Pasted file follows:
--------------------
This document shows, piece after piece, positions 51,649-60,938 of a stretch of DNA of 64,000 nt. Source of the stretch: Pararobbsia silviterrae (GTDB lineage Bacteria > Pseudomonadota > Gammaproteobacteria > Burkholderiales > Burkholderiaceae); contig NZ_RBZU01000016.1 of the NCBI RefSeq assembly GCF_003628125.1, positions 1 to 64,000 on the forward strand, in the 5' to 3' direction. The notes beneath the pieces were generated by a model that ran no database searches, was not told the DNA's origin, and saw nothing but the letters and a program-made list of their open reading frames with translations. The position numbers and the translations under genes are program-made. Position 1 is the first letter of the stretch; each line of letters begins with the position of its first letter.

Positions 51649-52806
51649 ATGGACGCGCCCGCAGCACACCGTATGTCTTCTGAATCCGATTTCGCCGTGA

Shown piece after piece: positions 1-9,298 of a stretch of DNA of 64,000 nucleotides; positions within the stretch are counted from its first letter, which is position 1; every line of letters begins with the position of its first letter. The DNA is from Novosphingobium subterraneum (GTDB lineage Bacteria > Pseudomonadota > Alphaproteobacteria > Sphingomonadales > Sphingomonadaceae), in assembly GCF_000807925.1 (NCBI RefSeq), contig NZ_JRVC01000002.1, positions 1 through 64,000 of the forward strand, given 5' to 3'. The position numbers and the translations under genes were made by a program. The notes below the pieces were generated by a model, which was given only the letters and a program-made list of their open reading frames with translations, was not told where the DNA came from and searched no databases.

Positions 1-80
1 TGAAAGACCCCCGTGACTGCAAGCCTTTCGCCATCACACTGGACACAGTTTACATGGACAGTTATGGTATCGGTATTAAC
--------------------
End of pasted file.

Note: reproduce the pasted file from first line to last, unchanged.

This document shows, piece after piece, positions 51,649-60,938 of a stretch of DNA of 64,000 nt. Source of the stretch: Pararobbsia silviterrae (GTDB lineage Bacteria > Pseudomonadota > Gammaproteobacteria > Burkholderiales > Burkholderiaceae); contig NZ_RBZU01000016.1 of the NCBI RefSeq assembly GCF_003628125.1, positions 1 to 64,000 on the forward strand, in the 5' to 3' direction. The notes beneath the pieces were generated by a model that ran no database searches, was not told the DNA's origin, and saw nothing but the letters and a program-made list of their open reading frames with translations. The position numbers and the translations under genes are program-made. Position 1 is the first letter of the stretch; each line of letters begins with the position of its first letter.

Positions 51649-52806
51649 ATGGACGCGCCCGCAGCACACCGTATGTCTTCTGAATCCGATTTCGCCGTGA

Shown piece after piece: positions 1-9,298 of a stretch of DNA of 64,000 nucleotides; positions within the stretch are counted from its first letter, which is position 1; every line of letters begins with the position of its first letter. The DNA is from Novosphingobium subterraneum (GTDB lineage Bacteria > Pseudomonadota > Alphaproteobacteria > Sphingomonadales > Sphingomonadaceae), in assembly GCF_000807925.1 (NCBI RefSeq), contig NZ_JRVC01000002.1, positions 1 through 64,000 of the forward strand, given 5' to 3'. The position numbers and the translations under genes were made by a program. The notes below the pieces were generated by a model, which was given only the letters and a program-made list of their open reading frames with translations, was not told where the DNA came from and searched no databases.

Positions 1-80
1 TGAAAGACCCCCGTGACTGCAAGCCTTTCGCCATCACACTGGACACAGTTTACATGGACAGTTATGGTATCGGTATTAAC